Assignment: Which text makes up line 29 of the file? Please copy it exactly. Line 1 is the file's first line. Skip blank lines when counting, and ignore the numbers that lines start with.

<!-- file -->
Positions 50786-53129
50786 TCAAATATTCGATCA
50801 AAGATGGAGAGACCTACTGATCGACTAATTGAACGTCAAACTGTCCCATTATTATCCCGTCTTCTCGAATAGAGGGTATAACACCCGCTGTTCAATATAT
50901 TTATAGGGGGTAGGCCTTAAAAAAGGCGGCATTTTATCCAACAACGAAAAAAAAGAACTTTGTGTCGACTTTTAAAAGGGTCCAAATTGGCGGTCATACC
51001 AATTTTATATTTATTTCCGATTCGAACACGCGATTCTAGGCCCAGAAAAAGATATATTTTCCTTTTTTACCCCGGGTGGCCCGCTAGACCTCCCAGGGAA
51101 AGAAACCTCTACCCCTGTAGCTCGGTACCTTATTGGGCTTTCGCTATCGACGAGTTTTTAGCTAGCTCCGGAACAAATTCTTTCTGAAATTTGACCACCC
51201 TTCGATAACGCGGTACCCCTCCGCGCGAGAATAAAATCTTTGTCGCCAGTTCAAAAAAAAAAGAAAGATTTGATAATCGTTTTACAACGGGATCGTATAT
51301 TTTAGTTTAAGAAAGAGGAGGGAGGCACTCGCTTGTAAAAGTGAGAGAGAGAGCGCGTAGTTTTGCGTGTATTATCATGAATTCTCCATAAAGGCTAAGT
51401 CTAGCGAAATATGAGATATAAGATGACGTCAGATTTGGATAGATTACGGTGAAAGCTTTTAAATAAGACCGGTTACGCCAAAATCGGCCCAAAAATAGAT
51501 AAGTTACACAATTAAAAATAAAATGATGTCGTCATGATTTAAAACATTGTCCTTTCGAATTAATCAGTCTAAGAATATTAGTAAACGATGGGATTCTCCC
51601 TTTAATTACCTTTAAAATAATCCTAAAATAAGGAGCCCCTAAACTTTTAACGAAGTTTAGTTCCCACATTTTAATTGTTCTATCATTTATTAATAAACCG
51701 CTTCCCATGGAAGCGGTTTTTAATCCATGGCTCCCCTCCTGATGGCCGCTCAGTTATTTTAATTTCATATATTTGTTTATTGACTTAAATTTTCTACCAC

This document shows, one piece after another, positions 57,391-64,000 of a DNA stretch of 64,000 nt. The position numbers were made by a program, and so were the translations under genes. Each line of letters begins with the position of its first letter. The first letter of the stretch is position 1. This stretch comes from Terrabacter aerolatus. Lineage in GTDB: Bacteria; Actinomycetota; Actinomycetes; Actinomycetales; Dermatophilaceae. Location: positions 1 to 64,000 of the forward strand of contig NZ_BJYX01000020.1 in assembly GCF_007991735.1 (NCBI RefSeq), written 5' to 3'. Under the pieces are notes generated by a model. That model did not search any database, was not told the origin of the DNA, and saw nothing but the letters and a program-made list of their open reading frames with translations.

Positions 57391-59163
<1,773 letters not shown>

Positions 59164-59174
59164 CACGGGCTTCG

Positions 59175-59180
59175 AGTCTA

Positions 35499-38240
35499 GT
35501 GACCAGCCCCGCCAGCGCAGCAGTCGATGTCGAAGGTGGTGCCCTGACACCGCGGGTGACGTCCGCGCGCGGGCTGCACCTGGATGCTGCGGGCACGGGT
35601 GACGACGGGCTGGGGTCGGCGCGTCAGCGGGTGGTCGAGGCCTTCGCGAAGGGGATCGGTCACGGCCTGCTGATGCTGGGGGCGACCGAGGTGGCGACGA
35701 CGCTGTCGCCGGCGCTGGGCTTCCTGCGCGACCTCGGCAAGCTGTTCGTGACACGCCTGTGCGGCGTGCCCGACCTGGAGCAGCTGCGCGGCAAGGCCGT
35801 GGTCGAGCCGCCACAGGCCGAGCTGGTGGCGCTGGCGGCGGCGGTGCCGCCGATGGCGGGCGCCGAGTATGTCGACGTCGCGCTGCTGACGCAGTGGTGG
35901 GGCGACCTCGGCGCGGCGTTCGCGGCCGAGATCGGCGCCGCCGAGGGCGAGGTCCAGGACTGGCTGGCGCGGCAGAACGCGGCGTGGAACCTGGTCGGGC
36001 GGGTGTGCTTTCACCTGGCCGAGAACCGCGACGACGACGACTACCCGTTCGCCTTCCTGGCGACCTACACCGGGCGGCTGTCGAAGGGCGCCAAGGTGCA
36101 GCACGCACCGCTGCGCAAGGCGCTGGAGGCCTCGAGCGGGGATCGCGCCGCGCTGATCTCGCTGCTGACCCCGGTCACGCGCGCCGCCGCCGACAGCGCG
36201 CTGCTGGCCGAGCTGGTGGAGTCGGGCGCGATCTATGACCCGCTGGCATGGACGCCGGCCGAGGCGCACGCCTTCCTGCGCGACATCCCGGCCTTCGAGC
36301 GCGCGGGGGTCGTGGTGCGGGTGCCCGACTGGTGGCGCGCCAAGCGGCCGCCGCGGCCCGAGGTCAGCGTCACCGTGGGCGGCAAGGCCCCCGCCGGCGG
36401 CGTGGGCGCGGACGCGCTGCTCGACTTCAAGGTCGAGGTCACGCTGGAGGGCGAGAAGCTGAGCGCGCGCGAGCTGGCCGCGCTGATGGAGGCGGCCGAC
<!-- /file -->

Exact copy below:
36201 CTGCTGGCCGAGCTGGTGGAGTCGGGCGCGATCTATGACCCGCTGGCATGGACGCCGGCCGAGGCGCACGCCTTCCTGCGCGACATCCCGGCCTTCGAGC